Other articles treat the Mexico city subway and the people running it as a strong example of what it means to run a subway well.
"Jorge Espinoza Ulloa is in a rather enviable minority group. He runs a subway systems that suffers virtually no complaints from passengers, no vandals who scribble their names on walls, no thieves who lie in wait for the unsuspecting, no noise from screeching cars and- perhaps most important - no deficit."
For Ulloa the metro doesn't only symbolise a technological feat. It's well function is a testament to the civilised nature of the population of Mexico city. When asked whether they have experienced issues with people not adhering to the rules Ulloa promptly responded:
"we simply don't do things like that here. This is a system designed by Mexicans for Mexicans and they take pride in it. You know if you walk into a metro car eating candy or fruit and throw something on the floor, they'll yell at you, warn you to pick it up."
The Delhi Metro system is likely to strike you as a well-established transit system with its unmistakably modernistic aesthetics at a first encounter. The interior of the stations is clean, in stark contrast with the rest of the city. As a staple of Delhi's modernity, the subway system was deliberately used as a social engineering tool to educate the population and encourage commuting culture that is alternative to an traditional one that's familiar to the local community.
"The metro will totally transform our social culture giving us a sense of discipline, cleanliness and enhance multifold development of this cosmopolitan city."
E. Sreedharan. DMRC managing director, 2001
Rather than building a system for citizens to interact and coevolve, the metro officials were clear with a prescriptive approach to shape the behaviors of a modern, urban population. Code of conduct such as "Don't sit on the floor" shows the a type of urban ideology that's originated in the "western model of urban planning".
"There is a new level of abstraction that one experiences as one looks at the city rather than experiencing it on the ground."
Rashmi Sadana, On the Delhi Metro: An Ethnographic View, 2010.
In a year-long ethnographic study (2010), Sadana observed that the subway, with its sprawling lines such as the ones you see on your right, is transforming Delhi into a mappable city. As subway maps are change urban dwellers' perception of the city through distortion and naming, the metro is fabricating a different time-space relationships commuters have with the city. Delhi-ites did not use to imagine the city with "defined borders and a discernible shape." But as the speed of the Metro contracted the city, and the naming of the stations created a shorthand for thinking across the city, the metro formed "a new level of abstraction" in people's experiences with the city that was not conceptualizable on the ground.
And what would those experiences be for travelers who will first see the city through the subway?
Most of the Delhi Subway is raised above street level. When one leaves the confined world and steps down from the elevated rails, there's more than meets the eye. The complex metro edifice doesn't only built on the grounds of Delhi, but also the homeland of many impoverished neighborhoods with only minimum compensation. The "progress" towards modernity took place along side protests, petitions, hunger strikes, negotiations and legal action. But the optimism of such a massive transit system and its promise modernize the city have left no lines in the broader narrative for the voices of the displaces.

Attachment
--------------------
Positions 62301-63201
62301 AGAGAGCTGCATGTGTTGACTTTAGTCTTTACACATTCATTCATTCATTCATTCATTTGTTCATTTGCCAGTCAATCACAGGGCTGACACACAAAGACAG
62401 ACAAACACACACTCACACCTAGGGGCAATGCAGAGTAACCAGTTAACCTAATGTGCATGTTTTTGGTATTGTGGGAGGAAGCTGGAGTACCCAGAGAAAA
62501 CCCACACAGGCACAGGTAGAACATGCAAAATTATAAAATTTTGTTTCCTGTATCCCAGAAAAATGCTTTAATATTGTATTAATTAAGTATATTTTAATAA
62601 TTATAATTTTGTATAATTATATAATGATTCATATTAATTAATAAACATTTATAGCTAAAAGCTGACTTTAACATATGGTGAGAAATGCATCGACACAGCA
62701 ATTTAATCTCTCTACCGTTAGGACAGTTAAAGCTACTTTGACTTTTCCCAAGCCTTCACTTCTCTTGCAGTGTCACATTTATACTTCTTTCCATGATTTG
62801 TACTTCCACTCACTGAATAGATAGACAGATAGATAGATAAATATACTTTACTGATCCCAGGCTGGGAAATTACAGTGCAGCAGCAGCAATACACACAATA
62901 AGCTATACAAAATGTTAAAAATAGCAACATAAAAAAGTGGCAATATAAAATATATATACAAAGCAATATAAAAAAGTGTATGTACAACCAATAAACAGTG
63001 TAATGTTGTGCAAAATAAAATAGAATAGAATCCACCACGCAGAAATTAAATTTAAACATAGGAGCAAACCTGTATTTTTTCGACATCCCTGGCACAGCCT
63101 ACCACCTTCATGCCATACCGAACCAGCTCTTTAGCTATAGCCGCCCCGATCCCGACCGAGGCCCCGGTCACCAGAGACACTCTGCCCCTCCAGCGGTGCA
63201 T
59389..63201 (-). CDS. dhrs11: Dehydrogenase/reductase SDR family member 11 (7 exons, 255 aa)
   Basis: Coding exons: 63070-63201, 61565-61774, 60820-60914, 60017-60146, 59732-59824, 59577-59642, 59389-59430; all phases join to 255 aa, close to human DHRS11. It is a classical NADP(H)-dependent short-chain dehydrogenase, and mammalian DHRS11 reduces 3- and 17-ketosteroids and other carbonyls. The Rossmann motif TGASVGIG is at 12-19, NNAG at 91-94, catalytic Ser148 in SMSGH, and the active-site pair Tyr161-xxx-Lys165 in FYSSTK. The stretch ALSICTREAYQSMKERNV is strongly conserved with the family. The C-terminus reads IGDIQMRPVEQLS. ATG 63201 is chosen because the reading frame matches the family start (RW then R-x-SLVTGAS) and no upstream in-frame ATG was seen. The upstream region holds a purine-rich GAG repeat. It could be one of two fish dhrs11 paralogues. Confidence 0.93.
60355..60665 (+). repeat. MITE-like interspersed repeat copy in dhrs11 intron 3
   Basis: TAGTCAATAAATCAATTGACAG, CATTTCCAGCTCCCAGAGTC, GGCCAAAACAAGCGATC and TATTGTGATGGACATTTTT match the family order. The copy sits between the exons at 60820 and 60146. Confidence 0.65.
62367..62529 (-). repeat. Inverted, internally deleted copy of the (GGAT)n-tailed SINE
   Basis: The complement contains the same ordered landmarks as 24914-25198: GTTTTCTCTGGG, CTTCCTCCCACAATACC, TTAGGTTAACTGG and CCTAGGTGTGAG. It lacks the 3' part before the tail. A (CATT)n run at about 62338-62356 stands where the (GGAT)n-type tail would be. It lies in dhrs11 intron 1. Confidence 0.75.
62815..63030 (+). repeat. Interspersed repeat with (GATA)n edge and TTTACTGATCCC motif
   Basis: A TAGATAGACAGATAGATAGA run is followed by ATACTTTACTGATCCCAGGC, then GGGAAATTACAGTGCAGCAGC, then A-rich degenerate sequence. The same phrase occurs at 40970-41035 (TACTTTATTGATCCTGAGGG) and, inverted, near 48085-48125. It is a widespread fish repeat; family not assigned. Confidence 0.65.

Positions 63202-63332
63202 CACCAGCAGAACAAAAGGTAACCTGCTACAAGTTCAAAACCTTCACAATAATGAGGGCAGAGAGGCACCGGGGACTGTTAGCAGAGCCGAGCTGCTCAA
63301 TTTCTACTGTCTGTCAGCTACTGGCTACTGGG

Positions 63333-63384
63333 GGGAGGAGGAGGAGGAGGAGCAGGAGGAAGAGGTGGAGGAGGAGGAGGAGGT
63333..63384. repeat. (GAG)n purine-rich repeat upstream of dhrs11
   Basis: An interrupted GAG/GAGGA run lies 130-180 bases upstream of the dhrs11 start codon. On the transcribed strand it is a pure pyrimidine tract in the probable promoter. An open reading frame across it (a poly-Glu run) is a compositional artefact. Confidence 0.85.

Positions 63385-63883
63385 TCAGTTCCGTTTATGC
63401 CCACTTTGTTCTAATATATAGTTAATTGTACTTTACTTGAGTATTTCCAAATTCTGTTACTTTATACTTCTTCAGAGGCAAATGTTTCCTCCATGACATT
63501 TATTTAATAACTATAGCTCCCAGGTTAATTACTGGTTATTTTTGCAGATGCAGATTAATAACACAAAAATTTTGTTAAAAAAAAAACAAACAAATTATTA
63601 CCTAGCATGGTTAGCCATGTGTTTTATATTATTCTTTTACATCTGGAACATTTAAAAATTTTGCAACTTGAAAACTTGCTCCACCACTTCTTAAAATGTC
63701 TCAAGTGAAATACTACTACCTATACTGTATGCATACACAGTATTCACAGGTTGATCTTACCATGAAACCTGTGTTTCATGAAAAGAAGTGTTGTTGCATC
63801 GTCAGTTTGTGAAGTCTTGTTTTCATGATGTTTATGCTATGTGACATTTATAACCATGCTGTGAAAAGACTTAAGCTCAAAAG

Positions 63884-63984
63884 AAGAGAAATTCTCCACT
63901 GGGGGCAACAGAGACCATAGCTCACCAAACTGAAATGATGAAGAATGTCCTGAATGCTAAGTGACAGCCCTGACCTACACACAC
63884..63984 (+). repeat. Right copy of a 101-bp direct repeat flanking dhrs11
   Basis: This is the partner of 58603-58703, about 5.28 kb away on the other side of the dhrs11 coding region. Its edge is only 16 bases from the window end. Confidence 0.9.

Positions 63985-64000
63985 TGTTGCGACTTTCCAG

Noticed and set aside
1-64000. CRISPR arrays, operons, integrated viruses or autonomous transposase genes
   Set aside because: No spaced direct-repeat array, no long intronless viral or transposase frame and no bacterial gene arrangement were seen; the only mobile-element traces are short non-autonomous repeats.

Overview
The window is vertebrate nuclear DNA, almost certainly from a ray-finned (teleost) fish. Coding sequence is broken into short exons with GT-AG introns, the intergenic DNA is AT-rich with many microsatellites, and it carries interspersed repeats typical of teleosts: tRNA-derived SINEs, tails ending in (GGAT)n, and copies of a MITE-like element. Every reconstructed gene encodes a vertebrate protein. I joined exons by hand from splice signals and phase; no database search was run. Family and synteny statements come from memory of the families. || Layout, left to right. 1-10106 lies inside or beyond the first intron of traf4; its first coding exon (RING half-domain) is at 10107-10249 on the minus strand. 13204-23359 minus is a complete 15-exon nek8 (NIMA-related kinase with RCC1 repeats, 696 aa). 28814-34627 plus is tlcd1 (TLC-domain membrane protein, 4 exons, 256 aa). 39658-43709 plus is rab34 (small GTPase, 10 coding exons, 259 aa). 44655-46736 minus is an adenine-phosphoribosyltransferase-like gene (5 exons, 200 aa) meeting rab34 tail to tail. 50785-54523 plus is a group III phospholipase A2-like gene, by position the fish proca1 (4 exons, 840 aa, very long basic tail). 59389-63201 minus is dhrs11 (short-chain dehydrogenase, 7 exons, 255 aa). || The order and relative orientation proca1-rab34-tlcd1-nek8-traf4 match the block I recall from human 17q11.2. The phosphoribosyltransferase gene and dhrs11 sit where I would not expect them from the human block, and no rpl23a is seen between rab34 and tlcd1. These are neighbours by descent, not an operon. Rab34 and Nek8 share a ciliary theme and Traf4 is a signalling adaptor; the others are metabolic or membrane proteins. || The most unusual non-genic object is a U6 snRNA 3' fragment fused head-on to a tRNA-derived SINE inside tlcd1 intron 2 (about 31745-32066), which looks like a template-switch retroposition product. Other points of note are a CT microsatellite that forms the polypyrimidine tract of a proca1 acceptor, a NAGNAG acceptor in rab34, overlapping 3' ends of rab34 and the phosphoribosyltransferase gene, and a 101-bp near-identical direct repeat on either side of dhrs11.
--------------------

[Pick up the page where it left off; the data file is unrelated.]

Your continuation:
To no surprise, the people who are forcefully expropriated are also not the population that this progressive metro system serves. Although the metro system is seen as the "cure" to many urban ills that Delhi is infamous for, it is essentially creating an insulated modern ideal by ignoring the subset of the population that suffers the most and rather than addressing the root problems head-on. As reported in the news, "there has been a persistent strain of anti-poor bias and the rhetoric of social justice has failed to secure either dignity of life or a clean environment for the majority of the city's inhabitant." And that is clear in the stark contrasts you see on the right.
The Delhi subway as a infrastructure mega project is surely impressive. However, one might argue that it is the governments attempt at introducing a degree of control in an environments which is else way immensely difficult to navigate because of its immense social, cultural and historical complexity.
The challenges Delhi is facing are truly of a great magnitude. A dual center city with a thousands of year long history, in which currently about half of the population lives in slums.
In Seeing Like a State (1998) James C. Scott discusses the state's tendency to create miniature pockets of success when faced with a problem of a magnitude and complexity which is too great for it to manipulate. Instead of trying to manipulate and make compromise with a complex urban and historical environment, the Delhi metro might be seen as a state decision to instead create a new and relatively simple environment in which the government has the power to determine social and cultural norms.
"The metro is a space of transport that is recognizable in many other faraway places all over the world. Yet, it is an identity marker, and perhaps maker, for its riders, one that forges new historical and relational connections within the city itself. These connections begin with the spaces within the metro and the new kinds of behaviors they require and encourage1."
From New York City to Mexico City and then last Delhi, we have started with the visual representations subway systems, and through historical and social contextualizations of these public transit systems, arrived at the underlying power structure, selective remembering and modern ideologies. The design, planning, and implementation of any massive scale urban project such as metro systems allow us to see the evolutions of the historical and social relations people have with the built environment, as well as with the idea of modernity.
As an irreplaceable urban component that marks modernity and constructs the identity of a global city, it is our hope that subways don't become the transient, innocuous "non-places" (an idea brought forward by Anthropologist Marc Ange) that lack historical and relationship connections with the city, which speaks to the necessity of more work on uncovering the historical forces and ties behind metro systems.